A sequel that is better than the original is quite unusual in the world of
motion pictures. Sure, there is the occasional bad movie whose sequel manages
to be decent, with THE FAST AND THE FURIOUS and its sequel 2 FAST 2 FURIOUS
being recent such examples. People tend to give THE GODFATHER and its sequel
THE GODFATHER: PART II as one of the examples of a wonderful movie whose sequel
was even better, but I've never been quite sure if I agree. They are both so
brilliant that it's hard to believe that the second is somehow superior.
On Sam Raimi's SPIDER-MAN, however, I am quite positive that its sequel,
SPIDER-MAN 2, far surpasses its predecessor. The original was a thoroughly
enjoyable but uneven film. The first half was spectacular, full of imagination
and wit, but the second half dissolved into a typical action picture in which
the stunts and the special effects took center stage, relegating the story to
an almost hidden side stage.
There are no such problems with SPIDER-MAN 2, which is magical and captivating
from start to finish. Although there is plenty of action for even the most
restless viewers, what makes this version special is Alvin Sargent's terrific
script, which is romantic and touching. It's definitely the best date movie of
the year. Ok, at least so far.
Tobey Maguire is back as Spider-Man, a.k.a. Peter Parker. In another charming
and compelling performance, Maguire makes a superhero for everyone to love and
care about. His Spider-Man suffers sporadic performance problems -- he can't
get his web up. And when Spider-Man has to stop a speeding train, Maguire
makes this impossible task seem difficult, dangerous and painful, something
that most actors playing action heroes never quite pull off convincingly.
Peter is in a real quandary. He is head-over-heels in love with Mary Jane
Watson but doesn't dare reveal his emotional attachment, lest his love for her
cause her to be harmed by his long list of enemies. Still, he thinks strongly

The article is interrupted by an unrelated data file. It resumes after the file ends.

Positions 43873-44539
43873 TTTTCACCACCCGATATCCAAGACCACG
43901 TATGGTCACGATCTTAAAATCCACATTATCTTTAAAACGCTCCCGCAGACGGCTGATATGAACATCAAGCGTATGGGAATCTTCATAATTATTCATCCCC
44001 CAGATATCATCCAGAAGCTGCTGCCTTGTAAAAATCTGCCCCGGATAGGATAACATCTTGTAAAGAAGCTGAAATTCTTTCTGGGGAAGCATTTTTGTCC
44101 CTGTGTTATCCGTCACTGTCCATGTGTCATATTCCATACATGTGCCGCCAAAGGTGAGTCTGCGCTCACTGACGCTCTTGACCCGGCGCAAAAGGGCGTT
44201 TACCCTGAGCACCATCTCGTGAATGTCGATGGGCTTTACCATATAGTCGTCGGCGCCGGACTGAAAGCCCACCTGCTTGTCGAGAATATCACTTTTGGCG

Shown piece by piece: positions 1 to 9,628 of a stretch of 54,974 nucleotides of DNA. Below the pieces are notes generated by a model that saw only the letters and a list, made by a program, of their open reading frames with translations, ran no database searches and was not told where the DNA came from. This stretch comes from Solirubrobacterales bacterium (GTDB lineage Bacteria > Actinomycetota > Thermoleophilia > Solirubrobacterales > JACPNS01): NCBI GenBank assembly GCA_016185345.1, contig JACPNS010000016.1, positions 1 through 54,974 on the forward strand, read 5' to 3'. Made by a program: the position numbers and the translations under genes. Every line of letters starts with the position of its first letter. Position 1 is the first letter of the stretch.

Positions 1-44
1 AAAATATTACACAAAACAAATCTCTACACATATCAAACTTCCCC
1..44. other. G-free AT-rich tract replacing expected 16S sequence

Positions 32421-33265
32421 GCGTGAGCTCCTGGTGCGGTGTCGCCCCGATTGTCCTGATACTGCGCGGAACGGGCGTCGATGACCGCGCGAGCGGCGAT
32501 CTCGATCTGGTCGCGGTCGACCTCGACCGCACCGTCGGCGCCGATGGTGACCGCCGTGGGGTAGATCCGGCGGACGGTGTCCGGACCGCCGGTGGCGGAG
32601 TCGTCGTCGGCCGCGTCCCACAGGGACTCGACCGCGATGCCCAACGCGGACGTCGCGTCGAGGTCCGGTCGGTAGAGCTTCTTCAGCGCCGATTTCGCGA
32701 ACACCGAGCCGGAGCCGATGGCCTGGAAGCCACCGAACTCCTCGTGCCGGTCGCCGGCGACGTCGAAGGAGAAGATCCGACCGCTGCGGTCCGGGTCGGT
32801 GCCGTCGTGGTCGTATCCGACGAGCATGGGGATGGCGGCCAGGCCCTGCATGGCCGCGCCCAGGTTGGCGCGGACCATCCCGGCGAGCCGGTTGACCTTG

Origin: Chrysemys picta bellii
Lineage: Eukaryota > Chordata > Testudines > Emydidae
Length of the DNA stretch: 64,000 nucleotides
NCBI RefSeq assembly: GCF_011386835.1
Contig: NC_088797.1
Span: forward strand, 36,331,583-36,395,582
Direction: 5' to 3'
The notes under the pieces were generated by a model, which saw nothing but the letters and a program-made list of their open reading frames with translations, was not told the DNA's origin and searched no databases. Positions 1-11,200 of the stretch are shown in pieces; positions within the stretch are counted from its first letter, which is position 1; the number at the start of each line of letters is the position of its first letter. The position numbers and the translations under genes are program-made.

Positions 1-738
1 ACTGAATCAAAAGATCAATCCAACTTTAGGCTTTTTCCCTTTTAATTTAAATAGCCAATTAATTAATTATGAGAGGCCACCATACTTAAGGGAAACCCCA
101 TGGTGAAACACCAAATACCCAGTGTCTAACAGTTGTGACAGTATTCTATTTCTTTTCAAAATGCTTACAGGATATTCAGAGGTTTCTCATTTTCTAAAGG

about quitting his secret job so that he can be with the girl he loves,
especially after she starts dating a hunk of a moon-walking astronaut, John
Jameson (Daniel Gillies), the son of Peter's editor, Jonah (J.K. Simmons), the
movie's funniest character. As before, a fetching Kirsten Dunst plays Mary
Jane, a vulnerable woman who can't have Peter, the man she loves, for reasons
she doesn't understand.
As one of the best screen villains in some time, Alfred Molina plays Dr. Otto
Octavius, a good scientist whose own invention turns him evil, earning him the
moniker of Doc Ock by Jonah's tabloid. With four long mechanical arms that
look something like snakes, Doc Ock can climb buildings and can throw punches
that really pack wallops. Unless Spider-Man can stop him, he may destroy New
York City, and, probably even worse in Spider-Man's eyes, kill Mary Jane.
The movie is quite funny with some great visuals, including the time that Peter
learns not to wash his white sox along with his Spider-Man costume. We see
Peter's disappointment at the Laundromat when he realizes that his colorful
uniform has bled onto his sox. The opening, too, is really cute as Peter has
less than ten minutes to deliver pizzas or he will lose his job and his
employer won't be paid for the pizzas. Think Spider-Man will be able to get
them there on time?
SPIDER-MAN 2 is great entertainment and a movie so good that you hope jaded
Academy members will consider it for an Oscar nomination, even if it's "just" a
movie based on a comic strip.
SPIDER-MAN 2 runs 2:07. It is rated PG-13 for "stylized action violence" and
would be acceptable for kids around 8 and up.
My son Jeffrey, age 15, who loved the first SPIDER-MAN, liked this one even
better. He said that there was much more emotional power to the sequel, which
he thought built nicely on the previous one. He said it was an
edge-of-the-seat film in which there was better action, even if there was less
Copyright © 2004 Steve Rhodes